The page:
Macbeth, Royal Lyceum Theatre, Edinburgh

Too much toil and trouble
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The Independent Culture

Macbeth isn't the only one trying to be bloody, bold and resolute. Ro Theatre from Rotterdam has fairly savaged Shakespeare's tragedy. At the Edinburgh Festival for just three performances, the Scottish play is presented in a mesmeric- sounding Dutch translation, liberally adapted and radically cut. Thank goodness for the English, if not always Shakespearian, surtitling. What emerges on stage is not so much the Dutch play as the double-Dutch play. The director Alize Zandwijk has a reputation for her youth-theatre productions, which appears to have interestingly, but, ultimately, adversely influenced her interpretation of Macbeth.

A makeshift assortment of wooden chairs, a couple of tables, a bowl of oranges, a broom, and utilitarian showers give few clues as to where we are. A school hall perhaps? A refugee centre? The women's costumes look as if they've been run up from old blue curtains, the men sport bits of holey uniform. Crowns are white paper cut-outs, and black is the new red. Thick black body paint symbolises not just "the black darkness descending on the human soul" but also blood, smeared on hands, throats and, finally, as Macbeth slithers into depraved madness, the hero's face.

There are nearly as many silences as there are words, longueurs that test the actors' courage and the audience's patience, some moments fascinatingly gripping, others simply long-drawn-out agony. A few scenes are cut altogether, others flashed through ('twere well it were done quickly?) and some, like the banquet at which Banquo's grinning ghost haunts the tyrant king, played to the hilt.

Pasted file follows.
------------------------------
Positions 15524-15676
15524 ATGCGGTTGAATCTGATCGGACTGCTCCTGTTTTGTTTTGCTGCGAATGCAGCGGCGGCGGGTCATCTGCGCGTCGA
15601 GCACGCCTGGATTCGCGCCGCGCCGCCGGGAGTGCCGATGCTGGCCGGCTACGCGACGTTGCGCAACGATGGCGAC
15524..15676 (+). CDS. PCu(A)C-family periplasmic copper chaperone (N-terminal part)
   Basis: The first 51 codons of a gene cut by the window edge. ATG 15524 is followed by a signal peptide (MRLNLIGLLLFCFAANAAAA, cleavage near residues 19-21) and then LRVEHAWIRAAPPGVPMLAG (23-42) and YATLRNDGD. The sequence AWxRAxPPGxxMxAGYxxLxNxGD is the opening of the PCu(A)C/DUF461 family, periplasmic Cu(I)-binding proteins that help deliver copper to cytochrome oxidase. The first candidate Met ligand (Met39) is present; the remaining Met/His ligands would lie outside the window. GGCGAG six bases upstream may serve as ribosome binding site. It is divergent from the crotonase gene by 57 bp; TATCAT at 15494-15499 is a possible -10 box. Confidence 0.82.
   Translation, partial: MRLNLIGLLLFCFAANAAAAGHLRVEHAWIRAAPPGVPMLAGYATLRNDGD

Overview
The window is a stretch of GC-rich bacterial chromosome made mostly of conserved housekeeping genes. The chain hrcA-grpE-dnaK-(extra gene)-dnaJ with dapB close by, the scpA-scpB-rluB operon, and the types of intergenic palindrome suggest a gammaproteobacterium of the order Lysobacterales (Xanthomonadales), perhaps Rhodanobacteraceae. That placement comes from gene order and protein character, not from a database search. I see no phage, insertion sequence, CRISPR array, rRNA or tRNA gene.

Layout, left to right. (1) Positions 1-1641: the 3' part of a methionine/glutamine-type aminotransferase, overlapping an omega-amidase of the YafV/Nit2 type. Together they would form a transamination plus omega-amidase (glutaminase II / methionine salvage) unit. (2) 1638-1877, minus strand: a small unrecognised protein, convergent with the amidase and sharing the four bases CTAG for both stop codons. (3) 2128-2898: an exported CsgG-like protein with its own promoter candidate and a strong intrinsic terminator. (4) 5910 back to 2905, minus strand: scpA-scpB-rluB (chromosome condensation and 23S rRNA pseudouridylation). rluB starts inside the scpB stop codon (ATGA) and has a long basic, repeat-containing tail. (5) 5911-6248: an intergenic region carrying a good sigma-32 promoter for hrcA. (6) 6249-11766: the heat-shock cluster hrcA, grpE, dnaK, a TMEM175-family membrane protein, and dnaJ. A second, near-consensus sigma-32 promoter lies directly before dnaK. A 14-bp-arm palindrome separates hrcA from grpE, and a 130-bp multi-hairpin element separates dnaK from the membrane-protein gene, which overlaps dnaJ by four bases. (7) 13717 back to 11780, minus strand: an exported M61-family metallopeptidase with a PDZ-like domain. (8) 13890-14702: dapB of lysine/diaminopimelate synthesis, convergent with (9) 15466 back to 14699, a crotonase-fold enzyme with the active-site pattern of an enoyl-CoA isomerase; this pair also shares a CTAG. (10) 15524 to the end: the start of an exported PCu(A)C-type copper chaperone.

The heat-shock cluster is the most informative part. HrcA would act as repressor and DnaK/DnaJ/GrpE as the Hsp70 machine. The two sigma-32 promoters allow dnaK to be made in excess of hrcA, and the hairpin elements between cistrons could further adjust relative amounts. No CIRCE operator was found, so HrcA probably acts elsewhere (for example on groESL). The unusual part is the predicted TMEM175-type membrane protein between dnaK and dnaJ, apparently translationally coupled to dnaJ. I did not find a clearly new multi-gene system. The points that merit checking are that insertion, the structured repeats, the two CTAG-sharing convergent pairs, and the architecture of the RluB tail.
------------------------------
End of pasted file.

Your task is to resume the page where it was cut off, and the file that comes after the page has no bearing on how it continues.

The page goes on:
The caretaker, Guus Dam, takes a pivotal role as Seyton, Porter, scene-shifter and foil, while Lady Macbeth, played by Jacqueline Blom, is a restless, slightly fey woman toying with the idea of power. Her sleep-walking scene is over in the twinkling of an eye.

Steven Van Watermeulen develops his characterisation of Macbeth from a presumably deliberately lacklustre start to a level of such ferocity that you almost expect foam to tumble from his blackened lips as the backdrop unexpectedly lifts to reveal air, light and a Birnam wood made up of human branches, fronted by a small group of musicians.

In pointing up the childlessness of the Macbeths, Zandwijk becomes fixated on children – the "struggle between creation and destruction", as she describes her concept. The partying is puerile in its prankishness, the parrying accom- panied by child-like war cries. Omnipresent, silent onlookers, the three witches – a teenager (Esther Scheldwacht) who does all the talking with two small children in tow – cook up their poisonous brew on a camp stove. Abused? Orphaned? Whatever, inscrutable.

The halting style and tempo of the play's opening lines hints at some previous trauma, while the initial distancing of all the characters from their lines suggests novice actors in search of a meaning. Sacred music by Bach adds another unfathomable dimension to an eerie electronic score in a production that I found curiously compelling though confused in its message.